Centered around a group of eccentric characters who congregate in Jessie's Cafe, this is a story of loss, recovery, and the humor that heals.

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Editorial Reviews

Library Journal
Lamott has written before about copingwith death in Hard Laughter , with life in Rosie. But Joe Jones is about nothing else; coping seems to fill the hearts and minds of the characters at Jessie's Cafe, and it certainly dominates their epigrammatic, italic-studded conversation. Not that theirs isn't a lot to cope with. Louise, cook and philosophical earth mother, pines for Joe, the faithless lover she sent away, and he, a hypochondriacal drifter, longs for her. Willie, Jessie's gay grandson, loses a lover to a distant job and his grandmother to heart failure. And those are only their current trials. Lamott's spare prose can sing, but here it too often sounds forced. ``Life is hard and then you die,'' as these characters note more than once, is too trendy and insubstantial a framework for the fine work Lamott can do. Michele Leber, Fairfax Cty. P.L., Va.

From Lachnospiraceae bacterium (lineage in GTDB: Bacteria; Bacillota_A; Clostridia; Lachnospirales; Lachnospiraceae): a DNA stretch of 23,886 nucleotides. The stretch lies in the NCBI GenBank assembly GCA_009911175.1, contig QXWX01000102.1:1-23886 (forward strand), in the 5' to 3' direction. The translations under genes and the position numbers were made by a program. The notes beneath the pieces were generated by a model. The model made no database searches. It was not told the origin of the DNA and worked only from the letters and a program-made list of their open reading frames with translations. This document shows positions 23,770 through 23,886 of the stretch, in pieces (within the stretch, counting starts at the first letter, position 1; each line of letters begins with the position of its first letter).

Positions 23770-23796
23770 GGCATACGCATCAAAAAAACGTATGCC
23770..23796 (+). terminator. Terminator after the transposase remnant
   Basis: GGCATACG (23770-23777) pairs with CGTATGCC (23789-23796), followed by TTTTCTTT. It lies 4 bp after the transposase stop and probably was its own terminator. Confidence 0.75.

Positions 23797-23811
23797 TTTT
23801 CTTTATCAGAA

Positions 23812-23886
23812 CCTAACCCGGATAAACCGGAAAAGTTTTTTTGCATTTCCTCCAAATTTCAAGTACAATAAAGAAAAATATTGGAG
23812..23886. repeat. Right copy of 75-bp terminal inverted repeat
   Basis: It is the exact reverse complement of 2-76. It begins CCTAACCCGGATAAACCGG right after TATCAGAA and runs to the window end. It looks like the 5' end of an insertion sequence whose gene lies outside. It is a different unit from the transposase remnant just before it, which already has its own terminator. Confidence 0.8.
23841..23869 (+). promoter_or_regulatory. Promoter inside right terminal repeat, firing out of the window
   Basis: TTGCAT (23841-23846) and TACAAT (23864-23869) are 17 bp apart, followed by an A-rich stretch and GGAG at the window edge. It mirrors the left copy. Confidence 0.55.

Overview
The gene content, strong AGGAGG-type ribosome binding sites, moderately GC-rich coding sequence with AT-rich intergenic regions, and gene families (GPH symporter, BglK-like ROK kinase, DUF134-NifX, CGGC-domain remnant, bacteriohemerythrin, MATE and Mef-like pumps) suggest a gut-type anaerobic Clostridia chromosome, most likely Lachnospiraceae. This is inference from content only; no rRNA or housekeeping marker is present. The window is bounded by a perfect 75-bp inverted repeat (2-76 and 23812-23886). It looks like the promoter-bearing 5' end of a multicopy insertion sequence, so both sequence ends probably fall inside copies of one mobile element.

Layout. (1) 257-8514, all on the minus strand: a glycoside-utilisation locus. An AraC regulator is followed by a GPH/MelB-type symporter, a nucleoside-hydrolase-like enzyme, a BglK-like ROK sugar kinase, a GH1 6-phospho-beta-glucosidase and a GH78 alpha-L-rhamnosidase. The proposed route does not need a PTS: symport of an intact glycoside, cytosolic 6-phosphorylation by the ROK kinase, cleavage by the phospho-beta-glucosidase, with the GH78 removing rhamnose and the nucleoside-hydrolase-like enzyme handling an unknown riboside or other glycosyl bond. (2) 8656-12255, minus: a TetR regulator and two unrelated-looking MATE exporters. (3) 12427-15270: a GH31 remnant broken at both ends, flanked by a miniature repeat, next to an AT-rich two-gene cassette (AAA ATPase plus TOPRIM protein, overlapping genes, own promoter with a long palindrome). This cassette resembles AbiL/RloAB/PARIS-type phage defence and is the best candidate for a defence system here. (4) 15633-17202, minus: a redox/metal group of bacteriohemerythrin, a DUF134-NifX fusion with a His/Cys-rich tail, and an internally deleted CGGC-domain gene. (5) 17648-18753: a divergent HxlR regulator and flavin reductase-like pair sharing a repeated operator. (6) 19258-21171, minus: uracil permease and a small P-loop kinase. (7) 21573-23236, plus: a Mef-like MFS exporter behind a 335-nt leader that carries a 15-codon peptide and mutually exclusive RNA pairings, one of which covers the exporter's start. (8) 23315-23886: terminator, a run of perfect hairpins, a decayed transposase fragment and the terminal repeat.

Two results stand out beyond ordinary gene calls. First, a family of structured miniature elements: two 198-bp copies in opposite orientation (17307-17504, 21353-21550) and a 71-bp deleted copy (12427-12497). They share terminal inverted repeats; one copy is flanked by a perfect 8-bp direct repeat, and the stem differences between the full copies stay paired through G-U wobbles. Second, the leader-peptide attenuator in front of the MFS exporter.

Library Journal